Kia ora koutou. My time here in the United States is coming to an end. I’m currently in New Mexico, where I have had the opportunity to visit several indigenous pueblos (villages) and schools, and I will be presenting some of my COMET work at the University of New Mexico in Albuquerque. The Cochiti Pueblo was fascinating to visit. The village entrance still has security, and only locals from that reservation can enter, but we intended to visit the Keres language school. It was beautiful to hear and see the children speak their native language. It has no written version, which may provide future challenges in growing the language.
I spent the first few months in Boston, where I was based at the University of Massachusetts Boston. It is the only public university in Boston and primarily caters for the local population. I arrived here in mid-December to lots of snow.
The purpose of the Fulbright award was to undertake a small research project interviewing Native American youth based in Massachusetts (from 18 to 24 years old) about their school experiences and whether their native language, culture and identity were featured in their schooling experiences. I also asked them what they would do differently or recommend.
The experiences of the students differed. For example, one of the students attended a public school with an indigenous language class. She spoke about being able to do a prayer in her indigenous language and some of her tribal signage in the school. At the same time, another young person in a different school spoke about the limited exposure he saw in his schooling experiences. He also faced racist taunts regarding his ethnicity. As an undergraduate student, he is actively involved in making space for other native students at his university. Some of the recommendations that the young people put forward were for me training for teachers to learn about local tribal stories and for indigenous experts to come into schools to work with teachers and students.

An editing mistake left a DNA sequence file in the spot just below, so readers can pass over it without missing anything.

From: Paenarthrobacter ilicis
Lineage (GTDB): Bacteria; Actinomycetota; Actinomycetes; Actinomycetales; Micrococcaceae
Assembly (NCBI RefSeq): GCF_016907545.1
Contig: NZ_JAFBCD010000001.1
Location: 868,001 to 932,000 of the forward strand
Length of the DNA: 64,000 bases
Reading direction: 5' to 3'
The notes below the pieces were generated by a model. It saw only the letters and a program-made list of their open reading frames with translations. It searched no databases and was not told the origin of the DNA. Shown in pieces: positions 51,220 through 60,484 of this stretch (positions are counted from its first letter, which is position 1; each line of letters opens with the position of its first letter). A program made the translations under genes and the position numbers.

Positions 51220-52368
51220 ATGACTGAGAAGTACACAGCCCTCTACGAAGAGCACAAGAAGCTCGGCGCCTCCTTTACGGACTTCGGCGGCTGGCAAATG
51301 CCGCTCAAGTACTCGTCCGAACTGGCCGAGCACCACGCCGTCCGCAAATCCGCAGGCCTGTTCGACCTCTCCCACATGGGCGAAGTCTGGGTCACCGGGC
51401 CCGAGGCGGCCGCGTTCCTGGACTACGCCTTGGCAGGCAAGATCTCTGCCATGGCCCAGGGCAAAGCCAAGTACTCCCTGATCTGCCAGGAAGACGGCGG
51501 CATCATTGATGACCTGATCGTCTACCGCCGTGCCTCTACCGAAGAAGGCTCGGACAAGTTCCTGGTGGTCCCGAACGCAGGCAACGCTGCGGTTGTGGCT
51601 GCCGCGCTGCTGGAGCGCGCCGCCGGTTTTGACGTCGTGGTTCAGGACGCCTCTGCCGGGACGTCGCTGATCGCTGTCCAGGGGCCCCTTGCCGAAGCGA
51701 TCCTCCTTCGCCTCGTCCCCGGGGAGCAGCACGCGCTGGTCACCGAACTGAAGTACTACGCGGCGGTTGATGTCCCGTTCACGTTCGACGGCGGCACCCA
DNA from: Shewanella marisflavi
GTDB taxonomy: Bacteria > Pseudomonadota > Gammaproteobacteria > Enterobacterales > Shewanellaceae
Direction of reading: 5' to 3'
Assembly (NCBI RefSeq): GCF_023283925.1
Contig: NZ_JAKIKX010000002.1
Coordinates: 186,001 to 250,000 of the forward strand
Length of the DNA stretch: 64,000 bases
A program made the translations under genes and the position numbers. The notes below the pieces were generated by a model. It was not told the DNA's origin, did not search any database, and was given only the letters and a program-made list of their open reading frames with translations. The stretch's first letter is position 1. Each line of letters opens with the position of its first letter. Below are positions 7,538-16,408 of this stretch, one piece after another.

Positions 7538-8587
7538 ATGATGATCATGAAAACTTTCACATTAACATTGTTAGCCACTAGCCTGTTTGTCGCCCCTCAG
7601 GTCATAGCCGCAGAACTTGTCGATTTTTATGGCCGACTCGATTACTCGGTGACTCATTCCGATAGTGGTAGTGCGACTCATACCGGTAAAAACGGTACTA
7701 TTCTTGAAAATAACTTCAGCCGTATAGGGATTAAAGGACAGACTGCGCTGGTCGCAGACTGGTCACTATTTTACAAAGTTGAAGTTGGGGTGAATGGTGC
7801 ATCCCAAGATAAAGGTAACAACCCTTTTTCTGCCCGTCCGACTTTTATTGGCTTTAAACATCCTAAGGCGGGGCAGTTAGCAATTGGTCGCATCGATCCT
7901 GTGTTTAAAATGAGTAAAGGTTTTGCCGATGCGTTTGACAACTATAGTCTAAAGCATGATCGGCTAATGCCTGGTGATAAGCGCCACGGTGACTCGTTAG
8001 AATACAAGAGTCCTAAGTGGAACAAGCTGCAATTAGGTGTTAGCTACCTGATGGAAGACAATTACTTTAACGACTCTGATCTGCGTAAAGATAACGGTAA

I was privileged to visit several schools, including the Wampanoag Mashpee School. It has 25 students, with about six teachers. The school's focus is language instruction in the Wampanoag language. The local Mashpee public school also teaches the Wampanoag language.
Another highlight for me was the number of public lectures that I did. I was fortunate to speak at the University of Massachusetts Boston, the University of Massachusetts Amherst, and Harvard University. It was an opportunity to share my purpose for being in the States and talk about my work as a former secondary school teacher and the current projects I am working on at COMET. I hope to show what can be achieved in the advocacy space and how possibilities are unlimited for creating change that supports the livelihood of indigenous communities.
Some of the challenges for me were our unique New Zealand accent, the large food portions, and tipping, and I decided not to drive here because of the different road rules. So being able to navigate the public transport system was very important.
I plan to share my findings when I return to Aotearoa New Zealand. I will do this through some education conferences and a journal article. This has been the most significant international experience of my life, and I am grateful for all the people who supported me along the way.
Ngā mihi aroha,
Dr Will Flavell